The bond forged in countless interactions between soldiers of both countries, the presence of tens of thousands of Korean students in the United States, and the increasing collaboration between United States and Korean corporations is something beyond the usual.

All this signals something else — something involving the very identity of South Korea.  The bond forged in countless interactions between soldiers of both countries, the presence of tens of thousands of Korean students in the United States, and the increasing collaboration between United States and Korean corporations is something beyond the usual.  Korea is an East Asian country with a culture rooted in China.  That culture, deep and rich as it is, has no history of political democracy.  That is a Greek invention, adopted and developed by the West.  South Korea’s early postwar governments were hard authoritarian in the Asian (and Korean) tradition.  But in 1987 Korea’s strongman dictator, declared that the Republic would adopt a democratic political system — and he meant it.  This produced a dramatic political transformation with no precedent in Korean history.  Remarkably, it worked.  Democracy took hold, became rooted, and is, by any measure, a vibrant success today.  Interestingly, the largest religious affiliation in Korea has long been Christianity.  And lest we forget, the Republic of Korea is a treaty ally of the United States that currently hosts 38,000 US military personnel.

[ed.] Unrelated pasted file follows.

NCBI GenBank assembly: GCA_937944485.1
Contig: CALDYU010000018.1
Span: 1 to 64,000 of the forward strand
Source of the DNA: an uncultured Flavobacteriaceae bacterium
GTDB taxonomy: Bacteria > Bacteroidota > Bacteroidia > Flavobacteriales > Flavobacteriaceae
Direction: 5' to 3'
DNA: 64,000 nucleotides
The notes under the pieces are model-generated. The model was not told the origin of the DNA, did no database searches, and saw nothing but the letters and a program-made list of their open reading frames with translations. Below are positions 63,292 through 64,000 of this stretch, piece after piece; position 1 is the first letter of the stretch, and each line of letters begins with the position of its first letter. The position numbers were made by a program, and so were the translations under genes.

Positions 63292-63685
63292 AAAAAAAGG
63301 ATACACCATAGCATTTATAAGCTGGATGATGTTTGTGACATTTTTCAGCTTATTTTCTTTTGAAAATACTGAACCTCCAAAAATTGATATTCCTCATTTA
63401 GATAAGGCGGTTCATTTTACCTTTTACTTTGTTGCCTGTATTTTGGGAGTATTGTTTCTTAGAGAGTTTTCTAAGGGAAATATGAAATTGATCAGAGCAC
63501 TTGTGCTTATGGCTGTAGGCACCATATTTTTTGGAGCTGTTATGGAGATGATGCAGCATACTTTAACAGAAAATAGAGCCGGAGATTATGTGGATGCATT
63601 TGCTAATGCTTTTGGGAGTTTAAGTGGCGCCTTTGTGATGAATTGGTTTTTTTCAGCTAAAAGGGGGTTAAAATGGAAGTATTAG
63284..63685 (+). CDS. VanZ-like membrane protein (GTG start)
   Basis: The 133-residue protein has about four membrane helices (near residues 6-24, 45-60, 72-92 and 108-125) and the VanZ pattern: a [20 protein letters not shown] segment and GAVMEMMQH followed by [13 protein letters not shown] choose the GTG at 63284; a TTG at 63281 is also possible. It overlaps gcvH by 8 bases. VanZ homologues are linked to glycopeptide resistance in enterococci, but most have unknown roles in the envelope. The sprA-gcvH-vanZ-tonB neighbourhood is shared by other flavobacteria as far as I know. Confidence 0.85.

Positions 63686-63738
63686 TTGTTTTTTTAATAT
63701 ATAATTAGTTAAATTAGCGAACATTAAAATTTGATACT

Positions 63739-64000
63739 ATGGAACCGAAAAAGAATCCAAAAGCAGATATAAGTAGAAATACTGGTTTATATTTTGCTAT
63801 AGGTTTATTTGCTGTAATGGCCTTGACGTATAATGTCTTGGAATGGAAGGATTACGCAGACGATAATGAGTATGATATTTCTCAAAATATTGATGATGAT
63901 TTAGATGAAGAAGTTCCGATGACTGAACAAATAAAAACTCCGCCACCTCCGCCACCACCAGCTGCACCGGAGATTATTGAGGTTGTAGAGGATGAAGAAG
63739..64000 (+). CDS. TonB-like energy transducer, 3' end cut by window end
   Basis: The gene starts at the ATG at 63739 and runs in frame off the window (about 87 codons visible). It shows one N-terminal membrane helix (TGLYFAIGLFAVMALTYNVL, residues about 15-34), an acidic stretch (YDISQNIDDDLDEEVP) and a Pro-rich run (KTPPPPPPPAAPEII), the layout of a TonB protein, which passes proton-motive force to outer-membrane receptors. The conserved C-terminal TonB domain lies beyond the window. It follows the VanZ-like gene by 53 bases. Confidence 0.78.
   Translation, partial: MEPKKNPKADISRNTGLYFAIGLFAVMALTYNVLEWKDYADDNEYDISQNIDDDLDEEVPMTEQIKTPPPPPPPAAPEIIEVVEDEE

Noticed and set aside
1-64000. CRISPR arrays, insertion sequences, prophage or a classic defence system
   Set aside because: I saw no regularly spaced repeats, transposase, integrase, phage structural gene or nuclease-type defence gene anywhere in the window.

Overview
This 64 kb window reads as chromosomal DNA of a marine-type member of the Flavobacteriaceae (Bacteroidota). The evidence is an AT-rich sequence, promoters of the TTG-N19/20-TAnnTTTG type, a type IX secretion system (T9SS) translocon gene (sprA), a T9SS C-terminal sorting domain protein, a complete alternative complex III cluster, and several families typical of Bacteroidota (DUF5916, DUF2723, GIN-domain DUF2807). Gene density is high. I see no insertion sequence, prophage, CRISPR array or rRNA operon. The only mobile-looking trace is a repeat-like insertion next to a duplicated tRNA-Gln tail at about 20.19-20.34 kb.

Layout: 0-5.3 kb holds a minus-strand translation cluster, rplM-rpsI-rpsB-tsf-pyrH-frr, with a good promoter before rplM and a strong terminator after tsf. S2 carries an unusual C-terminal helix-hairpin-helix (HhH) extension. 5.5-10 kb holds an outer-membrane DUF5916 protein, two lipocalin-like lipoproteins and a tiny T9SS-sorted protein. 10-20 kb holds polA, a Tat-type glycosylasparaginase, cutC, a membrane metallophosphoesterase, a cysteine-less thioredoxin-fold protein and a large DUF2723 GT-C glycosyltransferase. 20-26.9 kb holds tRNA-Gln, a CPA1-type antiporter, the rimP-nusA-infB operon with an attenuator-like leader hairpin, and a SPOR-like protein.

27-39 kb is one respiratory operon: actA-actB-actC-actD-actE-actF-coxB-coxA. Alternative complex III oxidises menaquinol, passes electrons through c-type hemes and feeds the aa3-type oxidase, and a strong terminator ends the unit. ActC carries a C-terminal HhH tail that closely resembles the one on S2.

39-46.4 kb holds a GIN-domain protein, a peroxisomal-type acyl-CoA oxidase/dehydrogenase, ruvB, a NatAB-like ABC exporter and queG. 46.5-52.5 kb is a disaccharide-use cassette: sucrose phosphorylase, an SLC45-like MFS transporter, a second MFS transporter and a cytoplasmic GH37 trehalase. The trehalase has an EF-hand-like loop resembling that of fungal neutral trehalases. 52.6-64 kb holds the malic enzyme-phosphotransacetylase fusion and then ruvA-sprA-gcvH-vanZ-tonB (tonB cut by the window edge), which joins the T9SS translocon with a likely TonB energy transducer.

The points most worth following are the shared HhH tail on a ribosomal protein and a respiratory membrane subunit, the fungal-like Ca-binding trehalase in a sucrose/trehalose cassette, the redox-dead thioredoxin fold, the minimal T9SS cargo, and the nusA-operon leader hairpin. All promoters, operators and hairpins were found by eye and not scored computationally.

At the same time, China remains Korea’s next door neighbor and its most important trading partner.  China is a fault line in Korean politics.  Moon’s political constituency is fearful that ties with the United States may become overtly anti-China.  South Korean conservatives are more relaxed about that prospect.

Meanwhile, the Biden administration has adopted a fundamental strategy that focuses on Asia — and is deeply dependent on nurturing stronger ties with security allies and partners in the region.  It all adds up to an interesting and complex dynamic between Washington and Seoul.  At a minimum, South Korea seems certain to occupy a growing role in American thinking and policy.

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The views expressed are the author's alone, and do not represent the views of the U.S. Government or the Wilson Center. Copyright 2020, Asia Program. All rights reserved.

About the Author

Marvin Ott

Marvin Ott

Asia Fellow;
Adjunct Professor, Johns Hopkins University; Former Professor of National Security Policy, National War College and Deputy Staff Director, Senate Select Committee on Intelligence